The capital, located just 1.5 meters above sea level, is regularly flooded due to heavy rains, and the sewage system is quickly overwhelmed.

After lifting the concrete slabs that cover the pipes, several dozen inmates wearing protective waders and thick gloves, climb down and scrape away the filth, filling large iron bins with stinking waste.

“It’s quite hard and exhausting work,” said a 33-year-old prisoner, who was not allowed to give his name, adding, unsurprisingly, that the work was “smelly”.

He is one of around 80 inmates who have been transferred from three prisons to an eastern suburb of Bangkok and put to work.

For the prisoners, this work that no one wants to do allows them to earn a little money and above all reductions in sentence, one day for each day of work done.

“I always volunteer to do this job, so I can get back to my family sooner,” the man said, wearing a bright blue baseball cap and a dark blue uniform that read “prisoner” on the back.

– Penalty reduction –

The convicts work all day, in the oppressive heat, fed thanks to donations from merchants happy to see the pipes in front of their stores finally cleaned.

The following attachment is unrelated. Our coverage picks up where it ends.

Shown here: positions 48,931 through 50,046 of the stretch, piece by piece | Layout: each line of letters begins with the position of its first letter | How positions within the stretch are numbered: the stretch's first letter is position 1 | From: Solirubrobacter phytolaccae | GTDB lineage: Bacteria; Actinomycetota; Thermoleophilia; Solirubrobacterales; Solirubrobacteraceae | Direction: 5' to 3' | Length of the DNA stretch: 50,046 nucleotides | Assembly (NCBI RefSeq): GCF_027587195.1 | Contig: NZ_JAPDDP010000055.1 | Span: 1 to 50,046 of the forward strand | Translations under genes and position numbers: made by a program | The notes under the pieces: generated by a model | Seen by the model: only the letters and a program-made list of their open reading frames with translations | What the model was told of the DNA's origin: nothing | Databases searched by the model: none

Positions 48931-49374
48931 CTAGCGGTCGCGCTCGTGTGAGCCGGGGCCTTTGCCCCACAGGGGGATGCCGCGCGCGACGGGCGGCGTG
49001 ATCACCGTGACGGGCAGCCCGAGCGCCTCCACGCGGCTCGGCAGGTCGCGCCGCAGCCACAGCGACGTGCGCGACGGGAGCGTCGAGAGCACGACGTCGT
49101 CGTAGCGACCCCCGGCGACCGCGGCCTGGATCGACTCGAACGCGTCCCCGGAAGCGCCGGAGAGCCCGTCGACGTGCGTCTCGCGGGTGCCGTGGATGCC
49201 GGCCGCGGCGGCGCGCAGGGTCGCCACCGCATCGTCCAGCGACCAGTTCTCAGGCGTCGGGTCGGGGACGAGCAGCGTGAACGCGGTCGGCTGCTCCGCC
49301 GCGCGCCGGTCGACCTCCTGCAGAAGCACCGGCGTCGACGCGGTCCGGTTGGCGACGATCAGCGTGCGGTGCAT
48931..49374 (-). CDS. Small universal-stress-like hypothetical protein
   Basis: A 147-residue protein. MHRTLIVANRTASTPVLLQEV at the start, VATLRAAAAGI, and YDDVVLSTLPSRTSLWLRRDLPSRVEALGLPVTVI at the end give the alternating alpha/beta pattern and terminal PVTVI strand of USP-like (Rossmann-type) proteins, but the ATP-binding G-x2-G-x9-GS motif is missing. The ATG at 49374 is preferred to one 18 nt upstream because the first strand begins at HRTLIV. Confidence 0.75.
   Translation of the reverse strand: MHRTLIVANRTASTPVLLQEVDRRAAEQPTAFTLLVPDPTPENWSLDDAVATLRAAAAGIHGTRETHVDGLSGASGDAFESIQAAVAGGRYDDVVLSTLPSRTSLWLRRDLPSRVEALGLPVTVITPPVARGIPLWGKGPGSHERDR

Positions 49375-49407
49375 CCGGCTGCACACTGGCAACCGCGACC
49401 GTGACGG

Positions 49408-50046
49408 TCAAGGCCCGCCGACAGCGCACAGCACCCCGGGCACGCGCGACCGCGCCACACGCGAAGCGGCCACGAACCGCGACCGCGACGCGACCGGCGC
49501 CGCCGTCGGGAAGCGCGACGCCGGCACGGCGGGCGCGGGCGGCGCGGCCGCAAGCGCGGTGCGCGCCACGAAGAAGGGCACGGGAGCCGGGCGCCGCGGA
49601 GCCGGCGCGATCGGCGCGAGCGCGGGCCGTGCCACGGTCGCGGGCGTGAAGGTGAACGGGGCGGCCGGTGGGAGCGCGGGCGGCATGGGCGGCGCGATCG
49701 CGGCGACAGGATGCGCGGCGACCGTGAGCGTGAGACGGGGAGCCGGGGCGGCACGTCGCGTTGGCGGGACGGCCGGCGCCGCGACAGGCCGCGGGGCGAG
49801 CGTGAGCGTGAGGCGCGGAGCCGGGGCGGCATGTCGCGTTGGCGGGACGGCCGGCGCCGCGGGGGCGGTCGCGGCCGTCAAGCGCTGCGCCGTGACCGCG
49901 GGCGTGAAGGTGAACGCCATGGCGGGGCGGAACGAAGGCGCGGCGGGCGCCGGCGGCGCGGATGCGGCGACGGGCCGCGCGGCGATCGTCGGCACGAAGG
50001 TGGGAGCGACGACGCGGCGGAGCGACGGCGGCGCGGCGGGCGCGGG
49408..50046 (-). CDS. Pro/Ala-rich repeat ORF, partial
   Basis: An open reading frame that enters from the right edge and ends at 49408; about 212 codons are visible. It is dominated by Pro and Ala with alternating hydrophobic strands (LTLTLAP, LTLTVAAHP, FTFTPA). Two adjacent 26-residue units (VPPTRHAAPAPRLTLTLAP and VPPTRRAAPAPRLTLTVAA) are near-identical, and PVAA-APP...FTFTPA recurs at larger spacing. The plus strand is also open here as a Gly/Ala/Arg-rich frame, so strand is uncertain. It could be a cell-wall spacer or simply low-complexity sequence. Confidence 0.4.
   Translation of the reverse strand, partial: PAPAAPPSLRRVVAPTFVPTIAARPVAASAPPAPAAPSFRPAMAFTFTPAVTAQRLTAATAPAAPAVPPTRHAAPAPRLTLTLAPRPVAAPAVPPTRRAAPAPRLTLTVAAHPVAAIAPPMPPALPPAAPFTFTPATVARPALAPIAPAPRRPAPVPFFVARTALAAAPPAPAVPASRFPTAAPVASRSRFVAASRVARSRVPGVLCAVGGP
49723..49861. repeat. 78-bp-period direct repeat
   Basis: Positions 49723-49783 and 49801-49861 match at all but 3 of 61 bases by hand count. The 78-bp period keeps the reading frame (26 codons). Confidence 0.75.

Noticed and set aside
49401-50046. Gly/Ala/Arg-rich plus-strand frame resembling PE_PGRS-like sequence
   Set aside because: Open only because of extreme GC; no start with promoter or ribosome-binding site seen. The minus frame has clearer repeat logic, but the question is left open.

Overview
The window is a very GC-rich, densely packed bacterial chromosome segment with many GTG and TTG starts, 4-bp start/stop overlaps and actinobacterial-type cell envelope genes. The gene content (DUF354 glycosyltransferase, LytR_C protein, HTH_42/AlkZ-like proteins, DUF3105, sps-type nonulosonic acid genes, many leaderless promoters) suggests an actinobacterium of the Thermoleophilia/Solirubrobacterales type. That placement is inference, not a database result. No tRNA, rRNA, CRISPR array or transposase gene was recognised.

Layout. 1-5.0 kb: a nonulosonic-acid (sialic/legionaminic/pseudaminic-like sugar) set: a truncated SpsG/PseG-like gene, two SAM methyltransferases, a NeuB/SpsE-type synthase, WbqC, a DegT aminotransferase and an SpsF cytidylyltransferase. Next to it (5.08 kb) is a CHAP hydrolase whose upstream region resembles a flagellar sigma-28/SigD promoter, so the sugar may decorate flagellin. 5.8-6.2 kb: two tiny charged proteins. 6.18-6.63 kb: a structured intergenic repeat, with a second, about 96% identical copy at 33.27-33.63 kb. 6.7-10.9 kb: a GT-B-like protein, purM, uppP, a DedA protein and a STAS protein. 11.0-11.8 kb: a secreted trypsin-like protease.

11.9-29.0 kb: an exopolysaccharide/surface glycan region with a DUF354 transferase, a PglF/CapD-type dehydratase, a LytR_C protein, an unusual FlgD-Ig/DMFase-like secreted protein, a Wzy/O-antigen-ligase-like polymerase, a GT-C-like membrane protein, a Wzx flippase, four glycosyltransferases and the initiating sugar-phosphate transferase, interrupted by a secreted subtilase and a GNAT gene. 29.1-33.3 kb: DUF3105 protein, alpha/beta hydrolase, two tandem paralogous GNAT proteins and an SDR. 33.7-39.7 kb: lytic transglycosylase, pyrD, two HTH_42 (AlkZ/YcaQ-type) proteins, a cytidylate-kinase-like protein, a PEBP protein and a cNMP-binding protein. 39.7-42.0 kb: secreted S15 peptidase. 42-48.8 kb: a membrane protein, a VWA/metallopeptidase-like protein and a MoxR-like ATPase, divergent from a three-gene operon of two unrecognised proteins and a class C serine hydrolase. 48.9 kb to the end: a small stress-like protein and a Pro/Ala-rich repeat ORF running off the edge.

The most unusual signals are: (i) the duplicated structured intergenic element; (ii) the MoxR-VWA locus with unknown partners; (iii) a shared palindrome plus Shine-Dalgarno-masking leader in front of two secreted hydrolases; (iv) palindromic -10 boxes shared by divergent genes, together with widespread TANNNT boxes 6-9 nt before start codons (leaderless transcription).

‘This is the first time since the pandemic’ that the sewers have been cleaned by prisoners, said a guard at the Bangkok remand center, who declined to be identified because he was not authorized to speak to the press.

Once dubbed the “Venice of the East”, the capital often suffers from flooding during the rainy season – around July to October – and the back-up of pipes contributes to this.

“Cleaning more at the start of the rainy season will help the drains drain faster and won’t cause problems once it rains,” a Bangkok Metropolitan Administration official said.

And for at least one of the prisoners, who had less than a year left to serve, cleaning the sewers helped him feel better about his past.

“We’ve made mistakes in life that end up in jail, so having a chance to come out and serve the public makes me happy.”